Robert T. Mason

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Over a 2-yr period, we investigated the annual cycles of plasma testosterone and corticosterone and the relationships between these hormones and body condition in a wild population of male red-spotted garter snakes, Thamnophis sirtalis concinnus. In the 10 mo that were sampled, a peak in testosterone was observed in late summer during gametogenesis and(More)
Stress and reproduction are generally thought to work in opposition to one another. This is often manifested as reciprocal relationships between glucocorticoid stress hormones and sex steroid hormones. However, seasonal differences in how animals respond to stressors have been described in extreme environments. We tested the hypothesis that garter snakes,(More)
The majority of pheromones identified to date are insect pheromones, which are volatile in nature. Identification of nonvolatile pheromones have been relatively rare, especially in vertebrates. Male and female garter snakes use pheromones to mediate sexual behavior. The female sex attractiveness pheromone of the Canadian red-sided garter snake, Thamnophis(More)
In many diverse taxa, males of the same species often exhibit multiple mating strategies. One well-documented alternative male reproductive pattern is 'female mimicry', whereby males assume a female-like morphology or mimic female behaviour patterns. In some species males mimic both female morphology and behaviour. We report here female mimicry in a(More)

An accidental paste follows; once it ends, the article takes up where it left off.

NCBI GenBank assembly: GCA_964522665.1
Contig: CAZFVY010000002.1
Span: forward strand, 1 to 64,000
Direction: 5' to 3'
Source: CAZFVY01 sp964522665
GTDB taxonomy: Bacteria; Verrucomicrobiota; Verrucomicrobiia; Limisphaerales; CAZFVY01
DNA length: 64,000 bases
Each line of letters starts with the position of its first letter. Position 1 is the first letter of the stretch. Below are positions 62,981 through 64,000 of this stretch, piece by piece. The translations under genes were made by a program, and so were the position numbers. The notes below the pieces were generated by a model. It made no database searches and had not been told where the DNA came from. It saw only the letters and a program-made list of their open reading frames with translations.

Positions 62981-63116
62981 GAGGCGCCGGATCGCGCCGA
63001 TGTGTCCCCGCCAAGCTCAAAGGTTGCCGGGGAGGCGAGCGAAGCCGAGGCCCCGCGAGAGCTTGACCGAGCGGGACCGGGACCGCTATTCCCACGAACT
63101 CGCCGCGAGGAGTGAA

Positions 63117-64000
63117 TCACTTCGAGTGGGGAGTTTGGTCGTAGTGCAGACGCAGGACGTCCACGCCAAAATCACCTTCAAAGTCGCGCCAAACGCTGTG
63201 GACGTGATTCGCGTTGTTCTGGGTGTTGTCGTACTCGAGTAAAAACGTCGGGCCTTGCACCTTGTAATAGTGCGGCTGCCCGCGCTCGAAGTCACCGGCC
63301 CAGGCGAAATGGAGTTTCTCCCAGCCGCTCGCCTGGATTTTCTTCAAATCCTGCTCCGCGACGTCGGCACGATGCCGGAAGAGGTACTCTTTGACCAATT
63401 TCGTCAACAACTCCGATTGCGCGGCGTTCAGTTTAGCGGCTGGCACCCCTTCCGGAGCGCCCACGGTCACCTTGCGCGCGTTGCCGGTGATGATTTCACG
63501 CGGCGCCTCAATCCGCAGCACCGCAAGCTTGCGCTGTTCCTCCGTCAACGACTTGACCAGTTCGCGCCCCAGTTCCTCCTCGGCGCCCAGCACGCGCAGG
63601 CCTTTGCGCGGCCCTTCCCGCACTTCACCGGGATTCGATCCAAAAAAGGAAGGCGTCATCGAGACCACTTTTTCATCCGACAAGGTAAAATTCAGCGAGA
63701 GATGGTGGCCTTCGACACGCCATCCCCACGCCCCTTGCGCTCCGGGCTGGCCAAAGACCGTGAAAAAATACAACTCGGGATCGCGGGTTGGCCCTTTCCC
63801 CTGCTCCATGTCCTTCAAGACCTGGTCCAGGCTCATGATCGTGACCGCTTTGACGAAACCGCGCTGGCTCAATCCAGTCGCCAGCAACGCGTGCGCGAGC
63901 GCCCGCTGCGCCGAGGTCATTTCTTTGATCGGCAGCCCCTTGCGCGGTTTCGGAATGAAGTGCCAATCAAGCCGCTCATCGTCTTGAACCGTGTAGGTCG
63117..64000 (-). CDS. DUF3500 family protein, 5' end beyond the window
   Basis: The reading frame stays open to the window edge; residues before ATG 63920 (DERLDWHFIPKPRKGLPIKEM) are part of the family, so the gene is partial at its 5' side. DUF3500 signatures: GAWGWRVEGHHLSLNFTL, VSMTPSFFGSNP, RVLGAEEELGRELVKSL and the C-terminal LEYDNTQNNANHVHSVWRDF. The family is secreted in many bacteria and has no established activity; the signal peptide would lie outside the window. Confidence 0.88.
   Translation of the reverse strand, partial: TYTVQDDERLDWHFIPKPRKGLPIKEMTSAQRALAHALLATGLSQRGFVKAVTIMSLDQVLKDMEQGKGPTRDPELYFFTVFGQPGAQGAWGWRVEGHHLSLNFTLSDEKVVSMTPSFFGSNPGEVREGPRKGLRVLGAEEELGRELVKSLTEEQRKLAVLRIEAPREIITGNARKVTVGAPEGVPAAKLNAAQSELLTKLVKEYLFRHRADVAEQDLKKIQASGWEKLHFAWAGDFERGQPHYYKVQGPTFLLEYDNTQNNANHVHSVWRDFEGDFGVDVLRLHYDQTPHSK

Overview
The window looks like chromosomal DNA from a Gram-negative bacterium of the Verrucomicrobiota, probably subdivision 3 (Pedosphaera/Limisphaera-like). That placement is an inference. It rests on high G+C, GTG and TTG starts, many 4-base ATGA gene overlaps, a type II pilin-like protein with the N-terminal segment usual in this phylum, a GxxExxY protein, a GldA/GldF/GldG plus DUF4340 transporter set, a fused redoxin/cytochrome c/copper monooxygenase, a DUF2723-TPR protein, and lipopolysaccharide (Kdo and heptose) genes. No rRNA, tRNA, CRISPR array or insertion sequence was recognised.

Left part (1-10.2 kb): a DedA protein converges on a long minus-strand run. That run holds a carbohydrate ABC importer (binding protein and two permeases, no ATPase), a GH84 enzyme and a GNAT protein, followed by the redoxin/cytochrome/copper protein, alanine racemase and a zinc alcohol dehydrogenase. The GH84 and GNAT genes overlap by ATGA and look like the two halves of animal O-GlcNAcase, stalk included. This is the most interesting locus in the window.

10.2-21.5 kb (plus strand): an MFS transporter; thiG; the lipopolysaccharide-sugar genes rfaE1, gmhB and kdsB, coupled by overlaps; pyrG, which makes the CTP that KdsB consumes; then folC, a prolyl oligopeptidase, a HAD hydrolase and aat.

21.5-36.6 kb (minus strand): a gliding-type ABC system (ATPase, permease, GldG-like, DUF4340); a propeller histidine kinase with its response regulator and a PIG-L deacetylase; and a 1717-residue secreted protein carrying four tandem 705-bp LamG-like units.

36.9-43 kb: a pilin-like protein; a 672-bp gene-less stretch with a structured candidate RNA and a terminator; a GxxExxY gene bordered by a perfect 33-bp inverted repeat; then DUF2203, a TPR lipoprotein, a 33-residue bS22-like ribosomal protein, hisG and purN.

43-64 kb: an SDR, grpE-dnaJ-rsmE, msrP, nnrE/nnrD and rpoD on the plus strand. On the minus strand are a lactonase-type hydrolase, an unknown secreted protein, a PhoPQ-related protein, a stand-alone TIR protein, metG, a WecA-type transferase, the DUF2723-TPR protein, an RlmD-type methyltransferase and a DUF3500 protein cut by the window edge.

Plasma levels of progesterone (P), testosterone (T), estradiol (E2), and corticosterone (B) of female red-sided garter snakes were measured during the period of ovarian development. Differences in hormone levels were analyzed with respect to three factors: whether the female mated in the spring, ovarian condition, and time after emergence from hibernation.(More)
The red-sided garter snake, Thamnophis sirtalis parietalis is an ideal model for the study of chemical or pheromonal communication in vertebrates. Results of long-term field and laboratory investigations of the chemical ecology of these unusual animals is summarized. These studies include a description of the characterization of the female attractiveness(More)
Red-sided garter snakes (Thamnophis sirtalis parietalis) court and mate in spring, soon after they emerge from large communal overwintering dens in south-central Manitoba. Because of a massive bias in the operational sex ratio, every female attracts intense courtship from dozens to hundreds of males. We suggest that this courtship constitutes significant(More)
In the red-sided garter snake (Thamnophis sirtalis parietalis) adult females are larger than adult males; this difference is apparent within 3 wk of birth, a time coinciding with high circulating levels of androgens. To study the ontogeny and regulation of this sexual dimorphism, male neonates were either castrated, castrated and given Silastic capsules(More)
When choosing between two potential mates, a male may benefit by picking a larger (longer and/or more heavy-bodied) female because she is likely to produce more or larger offspring. Males of many species use visual cues to evaluate the sizes of their mates, but in some situations (at night or in a crowded mating swarm), vision may be useless. Potentially,(More)
Male leopard geckoes,Eublepharis macularius, rely on skin-derived semiochemicals to determine the sex of conspecifics. Males respond to other males with agonistic behavior while females elicit courtship behavior from males. While females were shedding, males responded to them with agonistic behavior. The same females were courted both before and after(More)